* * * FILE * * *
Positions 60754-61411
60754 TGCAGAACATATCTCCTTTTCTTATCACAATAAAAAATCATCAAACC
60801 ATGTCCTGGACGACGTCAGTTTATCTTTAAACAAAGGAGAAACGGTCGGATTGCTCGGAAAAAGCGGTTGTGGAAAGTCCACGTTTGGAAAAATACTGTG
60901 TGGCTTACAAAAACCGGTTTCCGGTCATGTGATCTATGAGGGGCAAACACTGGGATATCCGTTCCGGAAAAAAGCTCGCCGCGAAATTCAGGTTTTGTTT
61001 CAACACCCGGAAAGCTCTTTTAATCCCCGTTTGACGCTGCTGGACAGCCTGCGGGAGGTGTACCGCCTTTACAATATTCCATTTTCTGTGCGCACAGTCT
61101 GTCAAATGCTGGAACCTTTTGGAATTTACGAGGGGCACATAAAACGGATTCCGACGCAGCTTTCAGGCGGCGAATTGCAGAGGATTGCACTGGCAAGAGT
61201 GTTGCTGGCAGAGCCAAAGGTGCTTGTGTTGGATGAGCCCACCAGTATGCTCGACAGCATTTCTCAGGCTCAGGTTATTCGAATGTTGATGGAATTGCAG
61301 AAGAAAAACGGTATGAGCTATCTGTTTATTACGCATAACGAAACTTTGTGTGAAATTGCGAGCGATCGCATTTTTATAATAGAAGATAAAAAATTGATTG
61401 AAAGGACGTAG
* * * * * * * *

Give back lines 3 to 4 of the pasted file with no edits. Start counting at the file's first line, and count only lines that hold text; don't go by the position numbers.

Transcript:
60801 ATGTCCTGGACGACGTCAGTTTATCTTTAAACAAAGGAGAAACGGTCGGATTGCTCGGAAAAAGCGGTTGTGGAAAGTCCACGTTTGGAAAAATACTGTG
60901 TGGCTTACAAAAACCGGTTTCCGGTCATGTGATCTATGAGGGGCAAACACTGGGATATCCGTTCCGGAAAAAAGCTCGCCGCGAAATTCAGGTTTTGTTT